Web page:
After leaving the falls we went and watched a short movie about the formation of the falls which was, ultimately, a little dull even though it did further drench us thanks to a built in sprinkler system designed to simulate rain. After the movie we headed to a nice restaurant, Elements on the Falls Restaurant, in the same building for dinner. I had the mushroom ravioli with seafood medley which was OK but not that great. The highlights of the restaurant, however, were the view and the head chef. The view from our table was great (though a little low) and we could easily see the Canadian falls. After dinner Shannon and I were waiting for the other four to use the restroom so we were checking out the desert display. Inside were some fruit filled crepes and some kind of blueberry looking cake. I mentioned, in passing, to the chef that it was too bad the crepes weren't on the menu (they were made for a tour group) and I asked if the other thing was for a tour group too. He said it was. Shannon then asked him what the blueberry thing was and, as we expected, it was a blueberry cake. It looked very good. Shannon thanked him for the info and then he surprised her by asking if she would like to taste it. She nodded enthusiastically so he asked her to wait a moment and he headed back to the kitchen. I told her that she had to make sure to thank him for the bite he was bringing her back. About 20 seconds passed and he returned with a styrafoam to-go container and he looked a little annoyed. Then he opened the dessert display and said, "I guess I just have to give you this one there is no more left in the back" then he opened the container, placed the whole piece of cake in it and then grabbed a piping bag and squeezed some whipped creme into the container. He handed it to me and said "I put a couple crepes in there for you to, enjoy!" Shannon and I were both stunned and we thanked him for his kindness. Shannon could barely contain herself she was so happy.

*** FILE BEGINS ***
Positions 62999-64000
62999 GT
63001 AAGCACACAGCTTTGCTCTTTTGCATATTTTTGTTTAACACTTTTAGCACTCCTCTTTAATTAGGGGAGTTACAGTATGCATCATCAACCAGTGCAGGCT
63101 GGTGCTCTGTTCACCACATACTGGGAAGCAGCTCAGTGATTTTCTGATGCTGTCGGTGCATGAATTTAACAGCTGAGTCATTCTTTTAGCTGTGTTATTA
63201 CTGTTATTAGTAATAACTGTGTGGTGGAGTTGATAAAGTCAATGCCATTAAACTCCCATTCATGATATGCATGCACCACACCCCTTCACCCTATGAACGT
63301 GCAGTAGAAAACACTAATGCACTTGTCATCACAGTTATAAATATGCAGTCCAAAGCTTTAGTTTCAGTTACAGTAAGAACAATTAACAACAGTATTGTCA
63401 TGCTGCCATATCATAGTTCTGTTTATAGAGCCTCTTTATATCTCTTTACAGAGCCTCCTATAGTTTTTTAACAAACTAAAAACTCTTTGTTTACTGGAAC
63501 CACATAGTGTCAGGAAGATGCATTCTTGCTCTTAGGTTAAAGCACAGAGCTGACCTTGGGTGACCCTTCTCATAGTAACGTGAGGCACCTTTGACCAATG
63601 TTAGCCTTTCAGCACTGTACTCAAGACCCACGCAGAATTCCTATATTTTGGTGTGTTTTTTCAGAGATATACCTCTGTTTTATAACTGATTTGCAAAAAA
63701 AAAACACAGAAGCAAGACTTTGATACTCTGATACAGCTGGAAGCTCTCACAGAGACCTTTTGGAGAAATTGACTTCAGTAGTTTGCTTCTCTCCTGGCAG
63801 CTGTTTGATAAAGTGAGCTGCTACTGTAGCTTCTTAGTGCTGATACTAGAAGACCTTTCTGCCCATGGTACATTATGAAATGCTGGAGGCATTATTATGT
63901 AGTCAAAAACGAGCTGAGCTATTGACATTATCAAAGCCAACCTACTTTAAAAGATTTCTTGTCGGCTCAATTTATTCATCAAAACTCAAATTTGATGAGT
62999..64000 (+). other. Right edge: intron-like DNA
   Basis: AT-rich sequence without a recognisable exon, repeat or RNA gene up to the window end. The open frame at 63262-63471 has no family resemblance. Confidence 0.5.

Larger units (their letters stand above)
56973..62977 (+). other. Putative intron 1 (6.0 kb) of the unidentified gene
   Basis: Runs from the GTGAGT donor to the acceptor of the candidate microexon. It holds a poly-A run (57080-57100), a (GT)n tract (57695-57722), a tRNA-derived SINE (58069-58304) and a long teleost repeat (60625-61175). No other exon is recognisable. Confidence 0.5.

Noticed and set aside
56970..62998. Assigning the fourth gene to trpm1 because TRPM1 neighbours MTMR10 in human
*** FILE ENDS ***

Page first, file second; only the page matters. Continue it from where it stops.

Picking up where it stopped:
Eventually the others came out of the restroom and Shannon almost exploded trying to tell everyone what had just happened. She was talking faster than she ever has before and my Mom had to ask her to slow down just so she could understand her. It was great and definitely made Shannon's day. We were all stuffed from dinner and the desert we had just had so we couldn't eat any of what he gave us until the next morning - fortunately our room had a full fridge (and kitchen) to store it in.
The next morning, our last with my Mom and Susan, took us to the "White Water Walk" which is a cool little boardwalk type trail along some class six rapids. At the beginning they didn't seem too crazy and I had thought it would be cool to have a raft or a kayak to explore them with. However, before too long we started to see why they were classified as unsafe for humans. They became amazingly turbulent and some of the dips and rises changed elevation by well over 20 feet from top to bottom I would imagine. It was pretty cool to see. After our brief tour of the rapids it was time to say farewell to my Mom and Susan and then we headed to a small city called Niagara on the Lake to walk around and have lunch before heading to Toronto for the next three days.
I had booked us a room at the Grand Hotel on Jarvis Road in Toronto. We haven't stayed overnight in Toronto before so we were just hoping for the best at a reasonable price. We ended up being very happy with the hotel. The room was pretty large and the bedroom and "living room" were pretty well divided by a short hallway and the only bathroom. The couch opened into a bed for the girls and we had a king sized bed. The room had a pretty modern "European" feel to it because it felt a little spartan and had hardwood floors. The room also had a refrigerator which was a real bonus because while we were in Toronto it was really hot. Fortunately I had brought my camel-back bladder in the backpack so we could fill it and three water bottles each night to carry around town.